Snapping Out of Denial and Into Reality
“Snap” is such a powerful word. And yet it’s a word we use when we talk about that feeling when we come out of denial. It’s also a perfect word in many ways the change between denial and reality is that fast.
I know the expression when I see it. Eyes are glazed over, the mouth might be open, etc. The other person might nod, while struggling to take in the information around them.
When we experience this type of a snap, it’s actually completely normal. It’s scary and uncomfortable, but it’s also normal.
Here is where we sometimes make things worse. We try to make that intense reaction calm down. That’s understandable because it’s uncomfortable. At the same time, it’s also important to let the reaction happen too.
Again, what you’re experiencing is normal. You’re using a human grief response (denial) to cope with an extremely stressful situation. These situations can include various circumstances. They can include discovering a betrayal, dealing with a health issue, facing a major life setback, etc. Any situation where the reality is extremely painful can make you go into denial.
It’s sort of a shock response. If you physically hurt yourself, you might not even notice the pain for a little bit as your body is trying to help you deal with it. Emotional pain can have a similar phenomenon.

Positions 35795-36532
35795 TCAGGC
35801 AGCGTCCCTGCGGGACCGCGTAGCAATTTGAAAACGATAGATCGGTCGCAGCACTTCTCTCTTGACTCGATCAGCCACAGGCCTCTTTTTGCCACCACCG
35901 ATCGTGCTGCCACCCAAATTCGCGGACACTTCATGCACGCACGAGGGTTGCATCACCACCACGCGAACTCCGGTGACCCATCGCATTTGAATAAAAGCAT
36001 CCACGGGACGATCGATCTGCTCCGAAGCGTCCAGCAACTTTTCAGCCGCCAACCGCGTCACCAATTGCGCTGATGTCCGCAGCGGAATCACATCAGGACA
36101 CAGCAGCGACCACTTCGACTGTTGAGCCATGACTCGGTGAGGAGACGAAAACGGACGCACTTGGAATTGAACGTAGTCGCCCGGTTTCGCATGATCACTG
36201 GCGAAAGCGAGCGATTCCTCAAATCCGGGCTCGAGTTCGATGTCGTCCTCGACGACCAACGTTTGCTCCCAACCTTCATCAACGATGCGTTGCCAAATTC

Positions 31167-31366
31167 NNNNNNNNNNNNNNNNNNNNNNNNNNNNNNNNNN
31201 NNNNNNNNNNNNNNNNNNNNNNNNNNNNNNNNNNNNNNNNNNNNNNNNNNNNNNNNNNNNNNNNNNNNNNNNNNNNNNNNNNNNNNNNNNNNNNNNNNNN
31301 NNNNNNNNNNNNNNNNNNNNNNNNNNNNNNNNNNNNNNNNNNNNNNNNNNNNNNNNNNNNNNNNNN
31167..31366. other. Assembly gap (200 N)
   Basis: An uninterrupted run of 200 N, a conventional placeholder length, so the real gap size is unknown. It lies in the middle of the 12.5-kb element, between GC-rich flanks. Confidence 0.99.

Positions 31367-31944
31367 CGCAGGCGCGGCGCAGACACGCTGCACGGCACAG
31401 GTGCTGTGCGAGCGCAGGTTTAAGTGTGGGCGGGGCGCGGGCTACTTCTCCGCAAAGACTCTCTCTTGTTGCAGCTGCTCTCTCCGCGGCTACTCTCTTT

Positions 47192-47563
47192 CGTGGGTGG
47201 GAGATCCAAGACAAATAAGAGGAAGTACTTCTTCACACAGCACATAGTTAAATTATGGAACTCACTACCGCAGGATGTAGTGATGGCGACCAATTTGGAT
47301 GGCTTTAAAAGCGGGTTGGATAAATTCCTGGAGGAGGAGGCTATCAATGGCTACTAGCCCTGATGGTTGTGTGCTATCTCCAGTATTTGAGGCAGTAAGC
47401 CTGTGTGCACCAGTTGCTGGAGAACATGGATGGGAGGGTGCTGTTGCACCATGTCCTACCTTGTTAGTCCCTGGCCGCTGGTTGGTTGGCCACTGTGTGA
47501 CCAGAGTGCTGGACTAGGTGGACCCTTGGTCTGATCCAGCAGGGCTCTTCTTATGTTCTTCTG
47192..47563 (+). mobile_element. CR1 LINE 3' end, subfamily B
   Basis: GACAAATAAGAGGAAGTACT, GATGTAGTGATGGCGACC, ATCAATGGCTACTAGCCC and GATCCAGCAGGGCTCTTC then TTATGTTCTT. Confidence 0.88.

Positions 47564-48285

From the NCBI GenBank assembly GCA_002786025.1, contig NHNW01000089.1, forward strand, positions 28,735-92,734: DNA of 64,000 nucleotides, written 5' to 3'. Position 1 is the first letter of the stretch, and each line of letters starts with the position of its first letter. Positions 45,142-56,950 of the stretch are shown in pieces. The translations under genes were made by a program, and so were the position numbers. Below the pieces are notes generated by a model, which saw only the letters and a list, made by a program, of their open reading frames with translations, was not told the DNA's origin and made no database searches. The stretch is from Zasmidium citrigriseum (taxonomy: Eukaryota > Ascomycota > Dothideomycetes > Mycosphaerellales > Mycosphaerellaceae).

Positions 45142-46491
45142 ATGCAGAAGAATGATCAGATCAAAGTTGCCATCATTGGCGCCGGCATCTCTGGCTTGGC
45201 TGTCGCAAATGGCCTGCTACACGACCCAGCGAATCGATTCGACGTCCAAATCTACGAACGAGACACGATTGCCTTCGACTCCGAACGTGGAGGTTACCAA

When reality sets in though, it can be extremely intense. I encourage people to find support at this time. You want this person to be someone who won’t judge you for what you’re experiencing. They won’t force you to feel better. They’ll just be there with you.
I also push people to get really focused into the present. It sounds overly simple, but when you realize that you’re not currently in a situation that is much different than it was a little while ago, it can help you settle in a bit more. It doesn’t mean that it makes it easy. However, being more closely connected and oriented to the present can help you naturally feel more resilient in a challenging time.
Here’s the other thing to remember. Feelings ebb and flow. No feeling can last forever. So if you’re experiencing something intense and you give it time, it will pass. It’s fine to get support during that time though.
If you’re struggling to find support through the “snap” like feeling that I’m describing here in this post or with other emotions in your life, feel free to reach out to us. We have a lot of approaches that can help you build up your resilience to high stress situations, including EMDR, Somatic Experiencing, and good old fashioned empathy and validation.